TG Branfalt: Speaking of the legislature, I mean, it’s the first in the nation to pass legalization via the legislature. It was cool to be here when that happened, but how long … You’ve spent a lot more time in Montpelier than I have. How long do you think the legislature’s going to let this gray market exist? I mean, we both hear things about donations and these things that are already happening in Massachusetts, and Massachusetts, to their credit, is allowing it to go on pretty much in the open. How long do you think that’s going to jive with the legislature, just watching the money fall out of their pockets?

Tim Fair: There’s two ways they can go. The gifting cannabis economy, we see it in D.C., we see it in Maine, we’re seeing it develop in Massachusetts. This is a function of going halfway. Legalization without a taxed and regulated system. I was having an email exchange with a former professor of mine at Vermont Law School the other day, and when you look at the statutes in Vermont, gifting is allowed. Gifting is allowed.

The statutes specifically state that it is illegal to sell quantities of cannabis under one ounce, but when you talk about distribution, it’s only addressed in quantities above one ounce. There’s noticeably lack of any mention of prohibition of distribution under an ounce. Meaning, you can give away up to an ounce perfectly legally. What does that lead to? That leads to the $100 Snickers bar that comes with a free quarter ounce, or in D.C., the juice bars that serve $50 glasses of orange juice with a free eighth.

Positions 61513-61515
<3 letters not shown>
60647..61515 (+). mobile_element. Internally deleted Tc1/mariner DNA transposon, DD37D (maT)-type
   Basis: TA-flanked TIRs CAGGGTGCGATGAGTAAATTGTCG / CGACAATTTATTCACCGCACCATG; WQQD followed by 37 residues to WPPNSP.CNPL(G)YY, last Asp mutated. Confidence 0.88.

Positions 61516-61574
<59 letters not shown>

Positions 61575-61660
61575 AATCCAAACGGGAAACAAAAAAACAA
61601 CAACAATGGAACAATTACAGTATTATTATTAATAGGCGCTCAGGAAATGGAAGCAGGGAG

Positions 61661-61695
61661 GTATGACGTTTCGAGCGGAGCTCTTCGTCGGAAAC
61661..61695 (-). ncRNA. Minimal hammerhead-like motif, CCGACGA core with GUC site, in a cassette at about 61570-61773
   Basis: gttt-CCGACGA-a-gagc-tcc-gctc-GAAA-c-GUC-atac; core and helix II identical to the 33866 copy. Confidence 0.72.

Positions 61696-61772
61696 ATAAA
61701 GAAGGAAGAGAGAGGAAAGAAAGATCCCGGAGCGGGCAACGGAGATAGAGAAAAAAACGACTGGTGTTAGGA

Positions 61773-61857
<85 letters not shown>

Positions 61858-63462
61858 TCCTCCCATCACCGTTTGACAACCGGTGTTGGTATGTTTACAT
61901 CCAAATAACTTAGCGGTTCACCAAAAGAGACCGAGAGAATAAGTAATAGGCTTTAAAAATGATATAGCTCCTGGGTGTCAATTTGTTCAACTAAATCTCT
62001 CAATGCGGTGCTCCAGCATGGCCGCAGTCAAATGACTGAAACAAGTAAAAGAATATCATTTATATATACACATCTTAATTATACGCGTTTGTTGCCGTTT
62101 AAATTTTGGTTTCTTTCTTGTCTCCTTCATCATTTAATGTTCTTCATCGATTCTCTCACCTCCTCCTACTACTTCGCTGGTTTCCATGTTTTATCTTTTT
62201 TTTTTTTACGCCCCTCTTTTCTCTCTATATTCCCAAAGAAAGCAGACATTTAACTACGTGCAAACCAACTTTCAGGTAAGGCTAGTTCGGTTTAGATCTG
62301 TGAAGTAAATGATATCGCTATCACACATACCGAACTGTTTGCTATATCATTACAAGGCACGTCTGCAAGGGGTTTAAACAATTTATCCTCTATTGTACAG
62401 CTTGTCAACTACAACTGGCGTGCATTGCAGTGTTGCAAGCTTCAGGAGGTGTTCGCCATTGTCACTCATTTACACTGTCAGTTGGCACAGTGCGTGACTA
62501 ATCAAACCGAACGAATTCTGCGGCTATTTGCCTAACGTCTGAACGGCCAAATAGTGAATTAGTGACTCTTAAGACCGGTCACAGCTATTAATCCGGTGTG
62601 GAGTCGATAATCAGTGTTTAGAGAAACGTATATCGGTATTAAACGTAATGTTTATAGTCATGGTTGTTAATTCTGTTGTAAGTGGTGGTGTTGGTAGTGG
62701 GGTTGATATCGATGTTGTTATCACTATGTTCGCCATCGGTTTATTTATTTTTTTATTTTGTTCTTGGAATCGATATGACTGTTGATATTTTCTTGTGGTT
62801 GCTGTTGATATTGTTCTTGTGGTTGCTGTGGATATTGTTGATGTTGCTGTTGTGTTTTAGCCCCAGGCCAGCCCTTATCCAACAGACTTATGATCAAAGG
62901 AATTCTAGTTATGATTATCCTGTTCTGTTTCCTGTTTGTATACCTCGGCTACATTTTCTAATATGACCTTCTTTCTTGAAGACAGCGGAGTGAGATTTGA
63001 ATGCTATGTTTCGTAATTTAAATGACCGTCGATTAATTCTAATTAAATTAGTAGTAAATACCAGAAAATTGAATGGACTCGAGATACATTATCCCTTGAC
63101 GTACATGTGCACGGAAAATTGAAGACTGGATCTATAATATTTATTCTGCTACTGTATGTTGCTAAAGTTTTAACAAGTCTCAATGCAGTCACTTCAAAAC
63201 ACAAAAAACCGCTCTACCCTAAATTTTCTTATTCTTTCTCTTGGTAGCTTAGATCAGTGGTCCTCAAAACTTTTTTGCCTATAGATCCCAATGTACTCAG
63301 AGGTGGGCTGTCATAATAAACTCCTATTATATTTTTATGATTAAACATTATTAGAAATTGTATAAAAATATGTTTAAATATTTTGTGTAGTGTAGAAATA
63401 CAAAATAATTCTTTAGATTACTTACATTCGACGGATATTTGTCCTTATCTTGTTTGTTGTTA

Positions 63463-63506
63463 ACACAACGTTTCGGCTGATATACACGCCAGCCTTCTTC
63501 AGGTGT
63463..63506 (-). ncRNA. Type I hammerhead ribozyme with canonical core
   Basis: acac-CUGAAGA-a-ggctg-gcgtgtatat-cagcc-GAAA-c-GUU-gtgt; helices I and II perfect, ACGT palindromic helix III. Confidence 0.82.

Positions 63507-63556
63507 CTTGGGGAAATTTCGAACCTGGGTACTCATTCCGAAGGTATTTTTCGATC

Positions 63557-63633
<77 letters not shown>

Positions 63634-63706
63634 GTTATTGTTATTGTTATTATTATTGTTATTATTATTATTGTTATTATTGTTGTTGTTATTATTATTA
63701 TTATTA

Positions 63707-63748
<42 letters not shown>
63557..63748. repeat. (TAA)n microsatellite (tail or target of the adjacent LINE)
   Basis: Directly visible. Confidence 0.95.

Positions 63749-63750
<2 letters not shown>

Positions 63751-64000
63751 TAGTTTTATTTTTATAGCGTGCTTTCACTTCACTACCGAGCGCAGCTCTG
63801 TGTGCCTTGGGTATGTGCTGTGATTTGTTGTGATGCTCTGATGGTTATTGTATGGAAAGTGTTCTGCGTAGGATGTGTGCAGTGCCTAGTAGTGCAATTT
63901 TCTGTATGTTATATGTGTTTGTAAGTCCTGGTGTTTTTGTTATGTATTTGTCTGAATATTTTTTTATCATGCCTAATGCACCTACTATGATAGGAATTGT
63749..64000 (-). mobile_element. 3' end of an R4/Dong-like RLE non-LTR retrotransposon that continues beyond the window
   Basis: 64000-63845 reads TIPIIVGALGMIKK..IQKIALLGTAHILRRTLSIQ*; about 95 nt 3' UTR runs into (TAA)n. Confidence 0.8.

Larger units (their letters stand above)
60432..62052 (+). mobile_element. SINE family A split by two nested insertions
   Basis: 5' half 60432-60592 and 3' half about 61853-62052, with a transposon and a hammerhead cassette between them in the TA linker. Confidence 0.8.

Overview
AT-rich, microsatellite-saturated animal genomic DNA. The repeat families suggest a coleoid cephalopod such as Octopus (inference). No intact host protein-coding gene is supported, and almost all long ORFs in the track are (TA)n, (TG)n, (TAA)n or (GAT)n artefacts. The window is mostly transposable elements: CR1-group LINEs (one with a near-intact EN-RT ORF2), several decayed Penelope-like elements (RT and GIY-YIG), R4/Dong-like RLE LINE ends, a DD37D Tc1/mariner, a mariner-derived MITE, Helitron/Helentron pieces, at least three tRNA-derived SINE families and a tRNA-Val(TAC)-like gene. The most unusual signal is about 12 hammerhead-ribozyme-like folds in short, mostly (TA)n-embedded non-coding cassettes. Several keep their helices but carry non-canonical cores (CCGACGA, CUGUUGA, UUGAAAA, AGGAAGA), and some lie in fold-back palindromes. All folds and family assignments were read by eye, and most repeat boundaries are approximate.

It’s runarounds, it’s loopholes. It’s entrepreneurs looking at the system and figuring out how they can move forward with the framework as it is. I believe this is not going to last long. The two options the legislature has is A, they can go back and try to reconvene and pass a bill to close the loophole, which will take a whole session, or they can establish tax and regulation.

This year we will most likely be seeing Canada come online with it’s recreational program. We’ll be seeing Massachusetts come online, Maine hopefully after LePage gets out. People will be actually seeing functioning, well-functioning cannabis systems and once they’re seeing it with their own eyes, once they’re seeing all the gloom and doom predictions of the prohibitionists are not coming true, the sky is not falling, six year olds aren’t running around with joints, what they will see is a good functioning systems that are generating significant tax revenue. I think when people see that, tax and reg is inevitable.

TG Branfalt: I mean, it’s coming. I mean, briefly, I just want to talk to you very briefly, just before we started recording, we were looking at that lawsuit that’s happening on a federal level. I mean, at some point, right, the crest has got to come? I mean, New England is basically decriminalized throughout. All of Vermont’s borders, save for New Hampshire, right? No, New York, sorry, my bad. But I mean, New York, you look at New York, what have they got? Pennsylvania, that’s it. Jersey’s on its way. I just want to, just point out what we’re looking at from our perspective in Vermont, you know?